Inasmuch as the film has considerable softness and strength, the film, even if bonded to a spongy base material which deforms greatly when subjected to a mechanical force, will remain bonded to follow the deformation without peeling, irrespective of the amount of the fine electroconductive powder. Thus the product assures the desired electric properties, softness and elasticity, maintains a uniform contact pressure against the opposing members without causing damage thereto.
The polyvinyl alcohol and other materials to be used in this invention are relatively easy to obtain, inexpensive, soluble in water and do not attack the spongy base material and are free of hazard of toxicity and fire since they do not include organic solvent.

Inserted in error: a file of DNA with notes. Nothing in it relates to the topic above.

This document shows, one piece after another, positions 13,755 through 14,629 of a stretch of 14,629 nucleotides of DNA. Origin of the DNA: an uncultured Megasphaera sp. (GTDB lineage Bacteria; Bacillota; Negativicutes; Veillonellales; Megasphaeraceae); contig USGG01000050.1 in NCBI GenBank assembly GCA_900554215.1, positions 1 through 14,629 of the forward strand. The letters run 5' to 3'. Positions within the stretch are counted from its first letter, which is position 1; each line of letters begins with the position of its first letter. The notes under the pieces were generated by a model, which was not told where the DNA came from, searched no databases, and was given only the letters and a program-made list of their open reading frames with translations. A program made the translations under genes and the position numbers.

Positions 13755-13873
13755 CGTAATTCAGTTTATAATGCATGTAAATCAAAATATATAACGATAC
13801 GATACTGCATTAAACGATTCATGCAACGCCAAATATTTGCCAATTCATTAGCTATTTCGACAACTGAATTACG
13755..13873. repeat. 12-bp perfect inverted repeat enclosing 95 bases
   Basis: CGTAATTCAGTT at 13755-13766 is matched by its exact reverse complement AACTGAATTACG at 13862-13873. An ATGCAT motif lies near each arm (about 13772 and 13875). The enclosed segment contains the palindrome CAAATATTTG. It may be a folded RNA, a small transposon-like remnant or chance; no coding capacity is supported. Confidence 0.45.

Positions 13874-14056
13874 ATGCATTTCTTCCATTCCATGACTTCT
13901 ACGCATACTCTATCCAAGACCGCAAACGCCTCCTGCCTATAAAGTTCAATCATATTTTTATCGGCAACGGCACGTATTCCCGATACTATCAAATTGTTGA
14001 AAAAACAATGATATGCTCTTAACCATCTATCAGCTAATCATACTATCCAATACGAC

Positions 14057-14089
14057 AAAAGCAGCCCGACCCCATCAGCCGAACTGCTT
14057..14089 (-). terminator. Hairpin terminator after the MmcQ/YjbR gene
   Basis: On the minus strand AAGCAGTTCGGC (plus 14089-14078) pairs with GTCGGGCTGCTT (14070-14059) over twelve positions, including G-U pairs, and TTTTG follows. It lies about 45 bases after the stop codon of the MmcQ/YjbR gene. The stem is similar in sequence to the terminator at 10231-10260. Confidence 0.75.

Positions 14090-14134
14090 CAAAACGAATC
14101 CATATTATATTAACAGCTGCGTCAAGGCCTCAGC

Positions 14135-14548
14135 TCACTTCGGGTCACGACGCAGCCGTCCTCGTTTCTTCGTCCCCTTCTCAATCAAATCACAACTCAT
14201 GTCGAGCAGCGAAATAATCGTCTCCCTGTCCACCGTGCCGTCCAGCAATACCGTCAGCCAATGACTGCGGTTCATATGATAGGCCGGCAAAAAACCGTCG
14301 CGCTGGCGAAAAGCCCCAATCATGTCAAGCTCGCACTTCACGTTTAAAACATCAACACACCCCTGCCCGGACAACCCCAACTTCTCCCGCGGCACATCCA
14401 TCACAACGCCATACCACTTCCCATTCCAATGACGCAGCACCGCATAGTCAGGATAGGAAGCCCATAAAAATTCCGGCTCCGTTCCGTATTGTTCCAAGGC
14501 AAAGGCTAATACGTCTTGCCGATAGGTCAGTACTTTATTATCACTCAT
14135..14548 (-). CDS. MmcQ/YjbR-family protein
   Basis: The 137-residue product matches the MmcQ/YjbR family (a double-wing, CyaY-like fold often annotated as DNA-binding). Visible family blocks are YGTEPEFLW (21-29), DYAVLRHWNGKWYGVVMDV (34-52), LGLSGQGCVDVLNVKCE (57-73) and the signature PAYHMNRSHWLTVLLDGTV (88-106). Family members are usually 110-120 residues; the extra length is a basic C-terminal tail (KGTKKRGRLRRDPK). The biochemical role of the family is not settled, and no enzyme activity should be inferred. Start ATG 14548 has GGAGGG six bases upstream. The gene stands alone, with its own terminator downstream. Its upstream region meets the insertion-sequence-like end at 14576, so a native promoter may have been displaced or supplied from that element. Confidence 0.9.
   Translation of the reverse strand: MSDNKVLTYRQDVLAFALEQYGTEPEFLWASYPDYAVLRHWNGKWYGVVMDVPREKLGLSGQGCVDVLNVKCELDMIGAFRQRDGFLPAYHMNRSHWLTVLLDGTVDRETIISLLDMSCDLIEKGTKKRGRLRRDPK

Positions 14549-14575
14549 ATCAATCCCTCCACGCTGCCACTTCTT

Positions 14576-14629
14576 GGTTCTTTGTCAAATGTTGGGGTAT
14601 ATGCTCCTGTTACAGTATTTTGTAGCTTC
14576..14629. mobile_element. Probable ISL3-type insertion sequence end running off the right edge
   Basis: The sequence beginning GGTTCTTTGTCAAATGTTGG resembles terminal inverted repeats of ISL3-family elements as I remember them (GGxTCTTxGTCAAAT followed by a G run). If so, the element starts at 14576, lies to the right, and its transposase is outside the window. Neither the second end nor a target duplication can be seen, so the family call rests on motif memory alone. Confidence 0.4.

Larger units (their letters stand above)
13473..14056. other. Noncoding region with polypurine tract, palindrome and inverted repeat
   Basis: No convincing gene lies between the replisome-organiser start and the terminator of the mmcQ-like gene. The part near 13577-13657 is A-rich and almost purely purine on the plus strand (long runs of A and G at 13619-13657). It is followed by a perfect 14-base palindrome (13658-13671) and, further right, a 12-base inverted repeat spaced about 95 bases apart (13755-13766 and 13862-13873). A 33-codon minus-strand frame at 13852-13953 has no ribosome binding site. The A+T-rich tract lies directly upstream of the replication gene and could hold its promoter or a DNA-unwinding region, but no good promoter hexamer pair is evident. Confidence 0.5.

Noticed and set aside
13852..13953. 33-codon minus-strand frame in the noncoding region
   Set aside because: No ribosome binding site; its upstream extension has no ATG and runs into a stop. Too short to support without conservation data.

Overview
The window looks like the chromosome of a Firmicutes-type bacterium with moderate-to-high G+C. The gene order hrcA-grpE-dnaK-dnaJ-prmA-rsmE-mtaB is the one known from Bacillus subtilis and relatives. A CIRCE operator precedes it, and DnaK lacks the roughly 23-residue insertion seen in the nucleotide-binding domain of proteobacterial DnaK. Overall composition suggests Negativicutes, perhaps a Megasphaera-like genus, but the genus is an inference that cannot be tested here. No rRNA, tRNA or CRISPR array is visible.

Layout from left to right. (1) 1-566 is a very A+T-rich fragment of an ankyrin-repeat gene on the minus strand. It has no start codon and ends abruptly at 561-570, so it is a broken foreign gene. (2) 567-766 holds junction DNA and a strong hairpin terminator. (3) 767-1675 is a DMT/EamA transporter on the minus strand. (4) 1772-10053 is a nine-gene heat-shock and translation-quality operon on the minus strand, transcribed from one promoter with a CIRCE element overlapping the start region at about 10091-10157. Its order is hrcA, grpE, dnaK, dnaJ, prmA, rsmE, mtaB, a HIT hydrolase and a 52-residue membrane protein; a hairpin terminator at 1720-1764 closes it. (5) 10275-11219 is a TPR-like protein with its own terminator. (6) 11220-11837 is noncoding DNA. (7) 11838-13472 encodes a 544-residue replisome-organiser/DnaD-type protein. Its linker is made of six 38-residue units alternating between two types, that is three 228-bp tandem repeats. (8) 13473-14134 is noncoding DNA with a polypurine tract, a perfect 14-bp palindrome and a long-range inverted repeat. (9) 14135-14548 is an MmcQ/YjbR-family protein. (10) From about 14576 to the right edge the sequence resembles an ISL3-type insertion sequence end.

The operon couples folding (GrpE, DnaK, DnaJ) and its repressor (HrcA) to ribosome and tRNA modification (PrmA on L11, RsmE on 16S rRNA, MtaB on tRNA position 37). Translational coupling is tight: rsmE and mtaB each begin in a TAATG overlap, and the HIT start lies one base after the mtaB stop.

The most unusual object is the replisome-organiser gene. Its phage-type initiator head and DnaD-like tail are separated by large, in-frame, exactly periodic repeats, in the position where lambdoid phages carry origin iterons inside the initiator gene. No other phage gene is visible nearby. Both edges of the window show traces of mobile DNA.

When fixedly supported on a metal roller, the electroconductive product of this invention is usable as a developing roller, powder image transfer roller, electrostatic latent image transfer roller, electrode roller, roller for removing electric charge from a sheet or the like for electrophotographic copiers. If supported on and bonded to an electroconductive plate or sheet, it can be used as a transfer plate, antistatic plate or electrode plate as well as for various applications.
Other objects and features of this invention will become more apparent from the following description.
FIG. 1 is a fragmentary enlarged view in section schematically showing an embodiment of spongy elastic electroconductive product according to this invention which gives a very soft, uniform contact pressure and which has an especially large contact area;
FIG. 2 is a view showing another embodiment and corresponding to FIG. 1;
FIG. 3 is a view partly in vertical section showing the construction of an electroconductive roller according to this invention; and
FIG. 4 is an enlarged view in section showing part of FIG. 3.